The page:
• Drug and chemical testing: This involves testing substances such as cosmetics for allergic reactions and other harmful effects.

Address any potential product hiccups through Total Quality Management systems

Product testing is generally a component of Total Quality Management (TQM) systems that are designed to address the issues that matter most to consumers and regulators. These quality controls help identify the most appropriate testing methods and independent testing organizations for those issues. TQM system departments must be aware of different product issues, testing methods and testing standards when manufacturing and exporting to foreign markets.

Testing can last from a few weeks to several months, depending on the product, the market and the evaluation method and criteria.

Organizations can gauge the effectiveness of their product and marketing strategies on an individual market and a global perspective through market, concept and prototype testing, as well as product and test marketing. There are many tools and testing services available for organizations to use when they are ready to test their products.

The 4 key reasons for product testing

The new product testing phase can range from simple to complex. There are various approaches a company can take when testing, most of which can be used in combination in order to meet specific corporate goals. When designing tests, it is important to consider specific marketing objectives.

There are four key reasons for product testing:

  1. Advertising claims: If an organization wants to claim that its product is, for example, the best tooth whitening toothpaste, it will have to be able to support these claims.
  2. Cost savings/Process testing: If an organization needs to reduce manufacturing costs or use a new manufacturing process, it must test the resulting product to see if customers rate it as the same, better or worse.
  3. Product improvement/New product: When an organization seeks to improve a product, it must test the resulting product to see if customers notice the difference, and whether they consider it to be better than the original product. The testing of new products will reveal whether customers like the new product, and whether it satisfies a want or need.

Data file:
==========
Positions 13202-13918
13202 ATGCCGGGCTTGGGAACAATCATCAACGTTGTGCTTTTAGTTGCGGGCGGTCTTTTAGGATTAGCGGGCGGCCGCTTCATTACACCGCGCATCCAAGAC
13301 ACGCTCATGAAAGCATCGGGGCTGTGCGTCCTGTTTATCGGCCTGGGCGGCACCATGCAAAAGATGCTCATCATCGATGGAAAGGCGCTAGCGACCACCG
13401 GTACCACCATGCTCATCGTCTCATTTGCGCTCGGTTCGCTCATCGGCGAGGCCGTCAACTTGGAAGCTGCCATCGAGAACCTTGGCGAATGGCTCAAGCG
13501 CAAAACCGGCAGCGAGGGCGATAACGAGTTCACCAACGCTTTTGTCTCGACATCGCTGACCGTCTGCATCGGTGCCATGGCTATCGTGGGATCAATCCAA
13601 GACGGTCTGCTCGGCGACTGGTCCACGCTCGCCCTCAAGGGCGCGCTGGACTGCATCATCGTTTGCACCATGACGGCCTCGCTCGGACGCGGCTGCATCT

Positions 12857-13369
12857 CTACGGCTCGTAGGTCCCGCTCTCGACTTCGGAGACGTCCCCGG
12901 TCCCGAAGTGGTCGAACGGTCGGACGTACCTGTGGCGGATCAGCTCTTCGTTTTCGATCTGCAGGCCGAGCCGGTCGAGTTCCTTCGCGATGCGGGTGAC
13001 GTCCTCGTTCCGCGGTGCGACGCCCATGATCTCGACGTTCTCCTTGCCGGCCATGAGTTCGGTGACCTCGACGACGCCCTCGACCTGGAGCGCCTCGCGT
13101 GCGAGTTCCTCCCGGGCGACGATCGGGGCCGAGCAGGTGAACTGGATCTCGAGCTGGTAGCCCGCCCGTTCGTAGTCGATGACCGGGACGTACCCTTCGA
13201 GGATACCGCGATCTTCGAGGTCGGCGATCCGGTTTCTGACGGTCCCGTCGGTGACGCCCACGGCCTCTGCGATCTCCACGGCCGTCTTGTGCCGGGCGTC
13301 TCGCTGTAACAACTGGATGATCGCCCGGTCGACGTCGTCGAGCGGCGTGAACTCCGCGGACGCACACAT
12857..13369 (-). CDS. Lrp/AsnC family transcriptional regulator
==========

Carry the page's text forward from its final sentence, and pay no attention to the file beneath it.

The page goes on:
4. Competitive threat: When a competitor launches a new product, an organization should test it against an existing product or a new product that is designed in response to the competing product.

Hands on testing process

There are two types of tests, which are frequently used in combination. Often the testing process begins with sight and handling, and then progresses to the more detailed use tests.

  • Sight and handling: Users are given the product or prototype to evaluate. This type of test is especially important when tactile or visual elements are key components of the product. It is also used when a prototype or end product is not available for use tests.
  • Use tests: Users try the product, either during an in-house testing session or in their own home for an extended period.

3 different testing models to explore

There are a number of standard approaches to testing product concepts and the preference between these concepts and their potential competitors:

  1. Monadic: Users go through the testing process—either sight and handling or use tests, or both—for one product, which they then rate.
  2. Sequential monadic: Users go through the testing process— either sight and handling or use tests, or both—for one product, which they then rate. Then they go through the process again for another product. This sequence continues for as many products as the organization wants to test.
  3. Paired comparisons: Users go through the testing process— either sight and handling or use tests, or both—for one product and then another. Finally, they choose which product they prefer.

For organizations introducing products to multiple foreign markets, it is essential to conduct all the different forms of testing in each specific market to ensure the product meets the needs of each.

Check out the rest of the product adaptation article series:

1. Innovation
2. Design
4. Launch or commercialization 

About the author

Pamela Hyatt

Author: Pamela Hyatt

I am the Content Marketing Specialist for the Forum for International Trade Training (FITT). You can find some of my work on TradeReady.ca. My background is in copywriting, journalism and social media. My passion lies in connecting people to the stories that are most important to them.